Behind Stevie Wonder’s Classic “Superstition,” Initially Meant for Jeff Beck

Stevie Wonder sings about “Superstition,” yet he actually feels anything but superstitious.

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Wonder was already an established star when “Superstition” came around in 1972 and turned the world of R&B music on its head. Written solely by Wonder and co-produced by the singer, Malcolm Cecil and Robert Margouleff, “Superstition” is connected to another iconic musician and longtime fan of Wonder’s, Jeff Beck. The two were introduced by Cecil and Margouleff during a studio session in New York City when Wonder was working on Talking Book, the album that “Superstition” appears on.

Beck plays electric guitar on one of the album’s deep cuts, “Lookin’ for Another Pure Love,” and in return, Wonder was going to write a song for Beck to record. Though he originally intended to give Beck “Superstition,” plans changed when Berry Gordy, the head of Wonder’s label Tamla under Motown Records, insisted that he cut the song, believing it to be a hit.

Gordy’s instincts were spot on. Wonder released “Superstition” as the lead single off Talking Book. The song is credited for being the first time the Clavinet, or electric piano, had been used in mainstream music. In a 2000 interview with NPR, Wonder revealed that he wrote the lyrics as an antithesis to people who believe in superstitions, as outlined in the lyrics, Very superstitious / Ladders bout’ to fall / Thirteen-month-old baby / Broke the lookin’ glass / Seven years of bad luck / The good things in your past.

“I think that the reason that I talked about being superstitious is because I really didn’t believe in it,” he explained. “I didn’t believe in the different things that people say about breaking glasses or the number 13 is bad luck and all those various things. And to those, I said, ‘When you believe in things you don’t understand, then you suffer.'”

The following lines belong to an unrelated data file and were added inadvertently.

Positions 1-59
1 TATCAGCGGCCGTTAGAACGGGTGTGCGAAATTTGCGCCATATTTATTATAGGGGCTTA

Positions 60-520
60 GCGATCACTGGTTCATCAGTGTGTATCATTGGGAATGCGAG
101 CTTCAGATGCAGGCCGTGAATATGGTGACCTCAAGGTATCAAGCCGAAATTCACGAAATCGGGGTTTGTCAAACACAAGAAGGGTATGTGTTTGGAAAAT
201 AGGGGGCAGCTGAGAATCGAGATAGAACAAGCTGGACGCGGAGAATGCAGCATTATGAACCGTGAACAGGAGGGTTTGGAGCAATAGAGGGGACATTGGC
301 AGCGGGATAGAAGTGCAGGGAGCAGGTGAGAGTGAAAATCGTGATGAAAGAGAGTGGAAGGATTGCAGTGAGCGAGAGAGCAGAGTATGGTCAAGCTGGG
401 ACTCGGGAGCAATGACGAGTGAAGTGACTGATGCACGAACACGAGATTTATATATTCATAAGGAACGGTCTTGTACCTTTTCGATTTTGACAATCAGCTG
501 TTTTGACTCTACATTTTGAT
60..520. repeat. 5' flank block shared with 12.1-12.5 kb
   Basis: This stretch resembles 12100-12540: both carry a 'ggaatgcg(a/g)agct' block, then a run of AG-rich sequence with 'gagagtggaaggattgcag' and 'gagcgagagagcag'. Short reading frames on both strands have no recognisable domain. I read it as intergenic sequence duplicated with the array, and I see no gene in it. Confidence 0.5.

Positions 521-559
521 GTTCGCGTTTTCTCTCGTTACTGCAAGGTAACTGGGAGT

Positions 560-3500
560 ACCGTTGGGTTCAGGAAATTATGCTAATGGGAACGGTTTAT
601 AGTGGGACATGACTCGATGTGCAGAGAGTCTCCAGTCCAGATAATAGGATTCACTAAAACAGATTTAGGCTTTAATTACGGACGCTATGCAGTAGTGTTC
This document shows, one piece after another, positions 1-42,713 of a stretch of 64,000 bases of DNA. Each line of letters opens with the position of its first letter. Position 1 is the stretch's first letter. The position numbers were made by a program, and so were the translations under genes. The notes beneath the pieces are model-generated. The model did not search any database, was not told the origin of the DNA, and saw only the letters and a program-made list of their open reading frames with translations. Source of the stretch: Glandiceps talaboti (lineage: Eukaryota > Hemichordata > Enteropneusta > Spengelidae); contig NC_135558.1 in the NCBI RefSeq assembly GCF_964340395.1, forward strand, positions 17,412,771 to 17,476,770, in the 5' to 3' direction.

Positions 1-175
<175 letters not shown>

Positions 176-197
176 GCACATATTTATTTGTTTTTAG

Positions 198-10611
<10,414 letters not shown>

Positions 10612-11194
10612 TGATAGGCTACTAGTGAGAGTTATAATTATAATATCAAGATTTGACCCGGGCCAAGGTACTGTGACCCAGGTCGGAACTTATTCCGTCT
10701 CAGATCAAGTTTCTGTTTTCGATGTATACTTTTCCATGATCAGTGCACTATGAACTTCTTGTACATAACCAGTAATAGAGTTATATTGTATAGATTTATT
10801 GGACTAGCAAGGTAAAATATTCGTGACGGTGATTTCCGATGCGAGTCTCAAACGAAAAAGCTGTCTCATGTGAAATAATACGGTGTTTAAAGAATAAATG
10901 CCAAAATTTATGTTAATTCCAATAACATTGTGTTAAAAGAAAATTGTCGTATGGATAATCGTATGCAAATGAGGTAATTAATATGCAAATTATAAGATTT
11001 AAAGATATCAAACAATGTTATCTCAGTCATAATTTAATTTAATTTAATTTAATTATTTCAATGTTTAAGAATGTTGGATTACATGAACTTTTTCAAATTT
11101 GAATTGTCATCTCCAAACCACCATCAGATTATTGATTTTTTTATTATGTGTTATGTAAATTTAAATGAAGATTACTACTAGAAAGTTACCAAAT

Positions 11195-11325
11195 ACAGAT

The legendary singer also revealed that the song came to him one night onstage when he was on tour with the Rolling Stones in 1972.

“I was sitting on the drums, and the first thing that I put down were the drums and then after that, I put the Clavinet down, and really, I just starting singing the melody,” he continues. “Probably the first thing, the only thing I can remember that I said that I remember keeping was the line, Wash your face and hands. I think that was from when I was real little, I remember hearing this song [‘Shake, Rattle & Roll’] saying, Get out of that bed / Wash your face and hands.”

“Superstition” is one of Wonder’s many iconic songs and became his first No. 1 hit in a decade. It topped the Billboard Hot 100, his first No. 1 single since “Fingertips – Part 2” in 1963. It also won Best Rhythm & Blues Song and Best R&B Vocal Performance, Male at the 1974 Grammy Awards. Though Wonder made “Superstition” a mega-hit, Beck did get to lend his voice to it with a cover he recorded with his band, Beck, Bogert & Appice, on their self-titled 1973 album.

The two music icons got to perform it together live at the Rock & Roll Hall of Fame’s 25th-anniversary show.

Photo by Emma McIntyre/Getty Images

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